Map of Blue Book Balloon

12 April 2022

#Review - The Cartographers by Peng Shepherd

The Cartographers
Peng Shepherd
Orion, 17 March 2022
Available as: HB, 400pp, e, audio
Source: Advance e-copy
ISBN(HB): 9781398705425

I'm grateful to the publisher for an advance copy of The Cartographers via NetGalley, to consider for review.

The Cartographers is a vibrant and exciting mystery story with a real killer of a central concept (one which, however, I can't say very much about because spoilers) and it is a book that I greatly enjoyed.

Nell Young is in a corner, financially and professionally. Brought up in the rarefied academic atmosphere surrounding her cartographer father, Dr David Young, all she has ever wanted to do is work with him in the rare maps department of the New York Public Library. But seven years before, she was cast out of Eden, and now scratches a living - literally - by touching up fake copies of old maps (adding in little drawings of sea monsters to make them more saleable) for online seller Classic.

When Nell's dad is found dead in his office, she realises she has lost the chance to reconcile with him, and embarks on a quest to understand him instead. Orphaned - her mother died many years before - her only clue is the unremarkable 1930s gas station map that she finds in his desk...

As Nell begins to track down and question her father's oldest friends, she realises that there is something very strange in their background. And that somebody else may be interested in that very ordinary map.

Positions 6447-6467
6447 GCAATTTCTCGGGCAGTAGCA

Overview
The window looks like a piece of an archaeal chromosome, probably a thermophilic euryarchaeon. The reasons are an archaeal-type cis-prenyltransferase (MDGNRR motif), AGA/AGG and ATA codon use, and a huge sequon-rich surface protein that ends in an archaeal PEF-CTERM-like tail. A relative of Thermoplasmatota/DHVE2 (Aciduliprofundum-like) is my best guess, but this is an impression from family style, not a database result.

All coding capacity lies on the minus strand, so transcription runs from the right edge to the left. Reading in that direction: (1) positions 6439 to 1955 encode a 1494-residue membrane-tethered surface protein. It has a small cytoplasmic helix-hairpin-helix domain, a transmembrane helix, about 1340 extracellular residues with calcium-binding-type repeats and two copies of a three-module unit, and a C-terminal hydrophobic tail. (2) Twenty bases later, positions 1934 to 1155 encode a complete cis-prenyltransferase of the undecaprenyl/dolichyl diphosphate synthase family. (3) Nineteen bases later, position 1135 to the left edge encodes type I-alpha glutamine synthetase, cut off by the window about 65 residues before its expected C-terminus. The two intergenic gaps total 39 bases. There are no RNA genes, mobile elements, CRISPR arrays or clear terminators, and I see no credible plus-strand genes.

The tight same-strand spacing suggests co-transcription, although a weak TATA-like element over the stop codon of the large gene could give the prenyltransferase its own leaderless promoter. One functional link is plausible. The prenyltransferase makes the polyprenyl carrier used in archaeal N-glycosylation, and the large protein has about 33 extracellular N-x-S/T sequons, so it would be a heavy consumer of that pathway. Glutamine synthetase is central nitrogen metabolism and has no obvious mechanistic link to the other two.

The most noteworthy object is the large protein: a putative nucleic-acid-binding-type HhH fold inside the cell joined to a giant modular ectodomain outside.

I did, as I've said, greatly enjoy The Cartographers. It's a testament to the interest of Shepherd's story and the strength of her writing that the book is able to zip back and forth, exploring events of thirty years before from multiple viewpoints to paint in the background to what threatens Nell now, and without ever losing headway. I often find myself slightly floored if a book has a lot of flashback, but done well, as here, it maintains, rather than squashing, tension.

And the story that is teased out is rich and psychologically detailed - the story of a group of charismatic college friends, at the height of their abilities, joining together to try and make something truly new, a fusion of cartographic science and of art, a 'Dreamer's Atlas'. We see the allure of the project, and for me, also, Shepherd captured that sense of possibility, of being able to weigh how one will spend one's life and who with, that is I think a very special (and sadly brief) phase of growing up. We also see how that ends - with consequences that play out into the "now" of The Cartographers, where hope has become fear and spontaneous trust and love, suspicion and manipulation.

At the same time, it's an accomplished and polished modern thriller with a very real sense of menace. It's natural to that genre that the reader will be slightly ahead of Nell in knowing there is danger, and perhaps, eventually, also ahead in putting together the clues and determining what is going on. That doesn't detract from the drama of seeing her unravel her family's and friends' background and grasping the psychological tragedy that she has been shielded from.

How Nell will negotiate all this, whether she will be able to grow herself enough to understand her father and what he did, and whether she will be able to break that spiral in her own relationships - and above all, whether she can do any of this in time, well, you will have to read the book to see. 

Intelligent, fun and rather sad, this is a substantial and engaging book that I'd strongly recommend. 

For more information about The Cartographers, see the publisher's website here.

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